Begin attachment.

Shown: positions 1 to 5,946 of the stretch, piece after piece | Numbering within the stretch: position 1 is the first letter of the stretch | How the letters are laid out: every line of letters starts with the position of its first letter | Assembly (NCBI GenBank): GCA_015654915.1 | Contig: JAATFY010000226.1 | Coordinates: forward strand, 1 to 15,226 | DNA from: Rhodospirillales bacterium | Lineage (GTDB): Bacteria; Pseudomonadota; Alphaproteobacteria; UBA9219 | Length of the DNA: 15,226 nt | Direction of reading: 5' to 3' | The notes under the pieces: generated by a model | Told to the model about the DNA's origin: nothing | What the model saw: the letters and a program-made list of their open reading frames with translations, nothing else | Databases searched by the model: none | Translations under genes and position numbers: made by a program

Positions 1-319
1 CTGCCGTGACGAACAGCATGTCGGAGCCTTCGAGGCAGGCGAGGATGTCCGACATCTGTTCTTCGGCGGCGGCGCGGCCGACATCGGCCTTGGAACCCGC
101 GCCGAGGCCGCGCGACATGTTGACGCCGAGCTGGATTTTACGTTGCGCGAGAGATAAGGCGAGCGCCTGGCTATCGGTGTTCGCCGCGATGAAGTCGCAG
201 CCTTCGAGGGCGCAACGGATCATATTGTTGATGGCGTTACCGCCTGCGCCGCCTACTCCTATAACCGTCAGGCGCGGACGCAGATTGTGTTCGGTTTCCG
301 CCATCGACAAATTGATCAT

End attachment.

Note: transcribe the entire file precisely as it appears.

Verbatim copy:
Shown: positions 1 to 5,946 of the stretch, piece after piece | Numbering within the stretch: position 1 is the first letter of the stretch | How the letters are laid out: every line of letters starts with the position of its first letter | Assembly (NCBI GenBank): GCA_015654915.1 | Contig: JAATFY010000226.1 | Coordinates: forward strand, 1 to 15,226 | DNA from: Rhodospirillales bacterium | Lineage (GTDB): Bacteria; Pseudomonadota; Alphaproteobacteria; UBA9219 | Length of the DNA: 15,226 nt | Direction of reading: 5' to 3' | The notes under the pieces: generated by a model | Told to the model about the DNA's origin: nothing | What the model saw: the letters and a program-made list of their open reading frames with translations, nothing else | Databases searched by the model: none | Translations under genes and position numbers: made by a program

Positions 1-319
1 CTGCCGTGACGAACAGCATGTCGGAGCCTTCGAGGCAGGCGAGGATGTCCGACATCTGTTCTTCGGCGGCGGCGCGGCCGACATCGGCCTTGGAACCCGC
101 GCCGAGGCCGCGCGACATGTTGACGCCGAGCTGGATTTTACGTTGCGCGAGAGATAAGGCGAGCGCCTGGCTATCGGTGTTCGCCGCGATGAAGTCGCAG
201 CCTTCGAGGGCGCAACGGATCATATTGTTGATGGCGTTACCGCCTGCGCCGCCTACTCCTATAACCGTCAGGCGCGGACGCAGATTGTGTTCGGTTTCCG
301 CCATCGACAAATTGATCAT